Terri Ferguson Smith
The search for a new chief administrative officer for the city of Meridian appears to be over.
Michael J. McGrevey is Mayor Percy Bland's selection for CAO. Bland will present McGrevey to the Meridian City Council next week.
Bland's original choice for CAO was Curt Goldacker, whose confirmation was never voted on by the City Council. He resigned in November. Hugh Smith, Public Works director, has served as acting CAO ever since.
Bland said he believes McGrevey will be a good fit for CAO.
"He knows this area. He has experience in economic development, in training, leadership and in fiscal management of large budgets," Bland said.
McGrevey served in the U.S. Air Force for 20 years, leaving in 1999 after having served in several financial management roles, including overseeing and working on a $24 billion budget, according to his resume.
His years in service included financial policy development and implementation, budget development and numerous other responsibilities related to funding.
McGrevey has a bachelor of science in Banking and Finance from the University of Southern Mississippi; a master of science in Management from Webster University; and a Ph.D in Community College Leadership from Mississippi State University.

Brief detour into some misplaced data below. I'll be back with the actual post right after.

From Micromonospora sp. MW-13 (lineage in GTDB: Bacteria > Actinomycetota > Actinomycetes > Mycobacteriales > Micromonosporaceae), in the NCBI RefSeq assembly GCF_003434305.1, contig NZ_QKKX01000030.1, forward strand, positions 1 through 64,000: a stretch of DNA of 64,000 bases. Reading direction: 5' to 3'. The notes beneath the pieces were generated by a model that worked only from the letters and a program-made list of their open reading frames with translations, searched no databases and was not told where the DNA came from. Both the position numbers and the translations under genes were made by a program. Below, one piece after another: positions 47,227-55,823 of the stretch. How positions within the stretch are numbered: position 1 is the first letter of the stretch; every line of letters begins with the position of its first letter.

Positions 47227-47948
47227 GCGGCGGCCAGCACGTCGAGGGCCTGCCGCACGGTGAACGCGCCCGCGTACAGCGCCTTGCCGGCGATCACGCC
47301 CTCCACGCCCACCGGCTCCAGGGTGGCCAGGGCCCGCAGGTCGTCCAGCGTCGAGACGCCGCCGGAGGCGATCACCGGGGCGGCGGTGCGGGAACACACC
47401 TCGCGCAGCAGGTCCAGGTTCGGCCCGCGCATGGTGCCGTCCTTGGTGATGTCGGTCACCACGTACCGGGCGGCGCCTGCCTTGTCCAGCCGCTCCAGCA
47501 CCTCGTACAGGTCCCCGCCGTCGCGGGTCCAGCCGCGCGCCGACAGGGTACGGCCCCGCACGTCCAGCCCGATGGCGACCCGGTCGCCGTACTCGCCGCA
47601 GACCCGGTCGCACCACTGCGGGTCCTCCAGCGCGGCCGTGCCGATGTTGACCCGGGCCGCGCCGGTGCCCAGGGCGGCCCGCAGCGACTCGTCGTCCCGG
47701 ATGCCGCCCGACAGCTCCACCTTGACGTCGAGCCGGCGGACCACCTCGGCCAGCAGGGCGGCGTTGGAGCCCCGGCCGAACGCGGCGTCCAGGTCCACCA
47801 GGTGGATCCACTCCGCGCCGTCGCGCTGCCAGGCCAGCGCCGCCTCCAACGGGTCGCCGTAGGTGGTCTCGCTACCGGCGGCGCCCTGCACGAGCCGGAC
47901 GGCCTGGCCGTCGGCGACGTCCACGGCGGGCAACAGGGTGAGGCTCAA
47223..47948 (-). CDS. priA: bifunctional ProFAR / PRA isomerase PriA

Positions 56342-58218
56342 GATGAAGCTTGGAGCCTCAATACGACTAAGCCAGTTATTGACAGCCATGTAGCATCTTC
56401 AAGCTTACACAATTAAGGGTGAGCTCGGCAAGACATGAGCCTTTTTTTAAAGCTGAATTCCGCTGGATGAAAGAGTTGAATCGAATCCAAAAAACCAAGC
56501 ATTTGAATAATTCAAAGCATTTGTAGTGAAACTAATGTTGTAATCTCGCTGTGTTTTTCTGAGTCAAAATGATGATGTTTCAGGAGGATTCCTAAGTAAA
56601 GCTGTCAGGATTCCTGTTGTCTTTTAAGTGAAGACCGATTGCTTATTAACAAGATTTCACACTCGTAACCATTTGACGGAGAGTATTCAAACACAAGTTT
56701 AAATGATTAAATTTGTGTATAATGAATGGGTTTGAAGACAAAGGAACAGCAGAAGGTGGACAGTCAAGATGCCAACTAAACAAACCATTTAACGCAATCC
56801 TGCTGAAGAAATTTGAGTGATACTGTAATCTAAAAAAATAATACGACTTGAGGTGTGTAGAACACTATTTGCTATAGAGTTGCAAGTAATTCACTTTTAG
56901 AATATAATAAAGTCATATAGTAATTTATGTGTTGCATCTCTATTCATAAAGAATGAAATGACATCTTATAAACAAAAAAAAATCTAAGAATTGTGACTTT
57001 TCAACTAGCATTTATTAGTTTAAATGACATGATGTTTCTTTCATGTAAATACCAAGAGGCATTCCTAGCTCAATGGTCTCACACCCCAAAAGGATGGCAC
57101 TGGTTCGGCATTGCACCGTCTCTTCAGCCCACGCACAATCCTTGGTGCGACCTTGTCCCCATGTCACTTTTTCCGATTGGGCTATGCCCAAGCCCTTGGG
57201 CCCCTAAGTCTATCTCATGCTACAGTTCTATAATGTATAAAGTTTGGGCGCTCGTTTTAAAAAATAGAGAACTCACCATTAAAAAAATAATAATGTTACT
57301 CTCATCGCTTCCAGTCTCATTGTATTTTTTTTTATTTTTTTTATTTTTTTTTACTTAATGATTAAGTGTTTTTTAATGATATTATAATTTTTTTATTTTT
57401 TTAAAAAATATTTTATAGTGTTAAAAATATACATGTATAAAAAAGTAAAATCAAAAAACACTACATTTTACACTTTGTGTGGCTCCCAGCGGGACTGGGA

After leaving the military as chief financial management officer for the Air Force, McGrevey has worked as the executive director of Kemper County Economic Development Authority. His resume states that during this time, he created a rural development strategy that led to more than $200 million in capital investment and 500 jobs. He also secured a $180 million electric power plant and modernized and expanded the John C. Stennis Industrial Park and Incubator.
From 2004 to 2006, McGrevey served as president of the Montgomery Institute where he co-founded the Mississippi Entrepreneurial Alliance, which led to the development of the West Alabama and East Mississippi Alliance, a regional network local, regional, state, federal and private entities from 36 counties and eight community college districts. His efforts were recognized by a Department of Labor grant of $15 million to the Montgomery Institute in 2006.